The Baltimore Mayor’s Office and the Baltimore City Office of Information Technology partnered with local nonprofit, PCs for People, to provide low-income families with refurbished computers. (Courtesy of PCs for People)

By Nadine Matthews
Special to the AFRO

Under the leadership of Baltimore Mayor Brandon Scott, the city is simultaneously reducing waste and taking concrete steps to bridge the digital divide that threatens to rob scores of  African-Americans of numerous opportunities

Scott told the AFRO that the Mayor’s Office and Baltimore City Office of Information Technology has recently entered into partnership with the nonprofit PCs for People, that allows city agencies to donate computers and electronic devices to low income students and families.

PCs For People was founded over 20 years ago by a Minnesota social worker who saw the dramatic improvement in some of his clients’ lives after receiving computers. It has branches in a number of cities around the country. PCs For People also partners with many other entities, including Johns Hopkins University and Whiting Turner.

PCs For People’s Executive Director Gary Bonner explained, “In Baltimore, there are 75,000 households that do not have desktops, laptops, or internet service.” He further explains that their economic status indicates how much of a hardship it is for them to acquire these devices on their own. “Roughly 40%,” he said, “make less than a living wage.”

Speaking to the real life impacts of lack of access to technology, Scott said, “If you don’t have a functioning device, you can’t do basic things like apply for a job or undergo the training the job may require. Having one device that has to be shared between three or four children means they have to pick and choose who gets to learn that day. Imagine having a medical condition where you have to consistently meet with your doctor and during COVID, can’t do telemedicine.”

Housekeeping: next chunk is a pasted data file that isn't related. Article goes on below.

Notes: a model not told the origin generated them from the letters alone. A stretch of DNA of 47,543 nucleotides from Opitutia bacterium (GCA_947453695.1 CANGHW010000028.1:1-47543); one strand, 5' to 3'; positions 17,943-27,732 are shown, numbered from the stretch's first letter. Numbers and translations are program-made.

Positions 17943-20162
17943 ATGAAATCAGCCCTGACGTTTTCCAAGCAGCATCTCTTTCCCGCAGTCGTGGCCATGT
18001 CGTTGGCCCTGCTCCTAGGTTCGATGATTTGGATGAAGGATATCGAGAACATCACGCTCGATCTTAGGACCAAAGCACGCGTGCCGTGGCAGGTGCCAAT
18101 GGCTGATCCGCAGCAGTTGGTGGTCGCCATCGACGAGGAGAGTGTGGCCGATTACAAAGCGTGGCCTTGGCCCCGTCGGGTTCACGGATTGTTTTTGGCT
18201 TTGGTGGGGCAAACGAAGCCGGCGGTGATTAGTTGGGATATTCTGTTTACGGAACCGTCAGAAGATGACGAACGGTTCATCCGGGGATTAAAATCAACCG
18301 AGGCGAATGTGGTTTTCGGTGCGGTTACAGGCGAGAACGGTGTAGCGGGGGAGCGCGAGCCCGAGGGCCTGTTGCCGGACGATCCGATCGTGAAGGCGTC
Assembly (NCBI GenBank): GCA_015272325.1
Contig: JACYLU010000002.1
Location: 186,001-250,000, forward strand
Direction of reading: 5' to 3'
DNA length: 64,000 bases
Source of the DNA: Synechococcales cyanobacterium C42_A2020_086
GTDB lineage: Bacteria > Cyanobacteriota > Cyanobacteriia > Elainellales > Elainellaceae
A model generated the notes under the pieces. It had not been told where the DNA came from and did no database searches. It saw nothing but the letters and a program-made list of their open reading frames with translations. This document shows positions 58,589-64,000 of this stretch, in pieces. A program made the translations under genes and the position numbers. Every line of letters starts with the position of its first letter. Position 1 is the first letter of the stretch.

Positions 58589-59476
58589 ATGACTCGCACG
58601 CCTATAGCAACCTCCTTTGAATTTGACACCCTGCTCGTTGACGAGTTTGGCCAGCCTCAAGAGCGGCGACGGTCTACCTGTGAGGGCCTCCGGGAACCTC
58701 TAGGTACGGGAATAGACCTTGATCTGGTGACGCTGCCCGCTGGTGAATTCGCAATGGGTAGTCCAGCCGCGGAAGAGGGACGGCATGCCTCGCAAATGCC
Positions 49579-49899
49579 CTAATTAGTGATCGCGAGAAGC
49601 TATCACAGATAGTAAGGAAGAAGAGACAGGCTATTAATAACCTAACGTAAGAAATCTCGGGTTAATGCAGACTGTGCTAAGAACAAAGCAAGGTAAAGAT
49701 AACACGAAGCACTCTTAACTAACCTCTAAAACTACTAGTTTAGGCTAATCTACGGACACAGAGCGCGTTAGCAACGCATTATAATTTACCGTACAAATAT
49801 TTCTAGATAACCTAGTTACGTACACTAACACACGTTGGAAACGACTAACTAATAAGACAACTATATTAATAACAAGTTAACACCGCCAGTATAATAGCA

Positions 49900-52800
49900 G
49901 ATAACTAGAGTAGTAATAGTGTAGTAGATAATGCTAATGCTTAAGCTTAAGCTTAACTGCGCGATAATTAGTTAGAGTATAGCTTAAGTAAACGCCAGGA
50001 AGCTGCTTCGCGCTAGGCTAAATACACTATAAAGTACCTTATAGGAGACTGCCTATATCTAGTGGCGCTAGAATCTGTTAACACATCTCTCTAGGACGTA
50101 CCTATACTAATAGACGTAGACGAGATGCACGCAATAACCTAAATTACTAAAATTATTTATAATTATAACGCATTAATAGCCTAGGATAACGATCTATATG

Ironically, it was a technological mishap in the city’s municipal agencies last year that led to the initiative. Numerous city agency technological devices were found to have been infiltrated by ransomware.  The issuing of new devices out of an abundance of caution, led to a surplus of older devices. 

Because the city also has a goal of creating “zero waste,” it sought a solution in line with that. Kenya Asli, Business Process Strategist at Baltimore City Office of Information Technology (BCIT) informed the AFRO, “These devices were sitting in what I’d call a computer graveyard, so we streamlined the approval process to donate them.” Scott adds, “By donating the devices, we are extending the life of the raw materials that are used to create them. We’re moving into a future where we’re no longer just burning our trash but reimagining how to reuse and repurpose it.”

In addition to the devices, families need access to the internet itself, a need PCs For People addresses as well. Bonner  explains that they provide internet access to 96,000 families in addition to the 124,000 to whom they provide devices. Scott points out that the Mayor’s Office is working on its own initiative to address access to broadband. “You’ll be hearing from my office in the near future about how we’re thinking about digital equity in its entirety, in a very big way.”

Once the devices are donated, hard drives are wiped clean and the parts are refashioned into new devices. These are then distributed from PCs For People’s retail location at 2901 East Biddle Street . A donation of $30 to $80 from recipients is suggested, but not mandatory. “We suggest the donation,” Bonner states, “as part of the dignity and respect approach to how we serve people and we also want them invested in perpetuating the ability of those who come behind them to get a computer as well.”

Eligibility criteria Bonner explains is “200% of poverty or below or receiving some type of service from the social safety net such as the Food Program, or unemployment. Children must be attending a Title One school.”

In addition to availing themselves of the services of PCs For People, there are other things families and individuals can do to make sure they aren’t left behind in the digital age. “Let your voice be heard,” says Scott, “about why you need access to devices and high speed internet so you can function for your family.” Bonner emphasizes that individuals should also advocate at their schools. “The use of technology and the learning process has to be more than giving the child a Chromebook. The instructional design of how we deliver learning; leveraging digital assets in teaching History, in teaching English, etc. has to become a public policy priority.”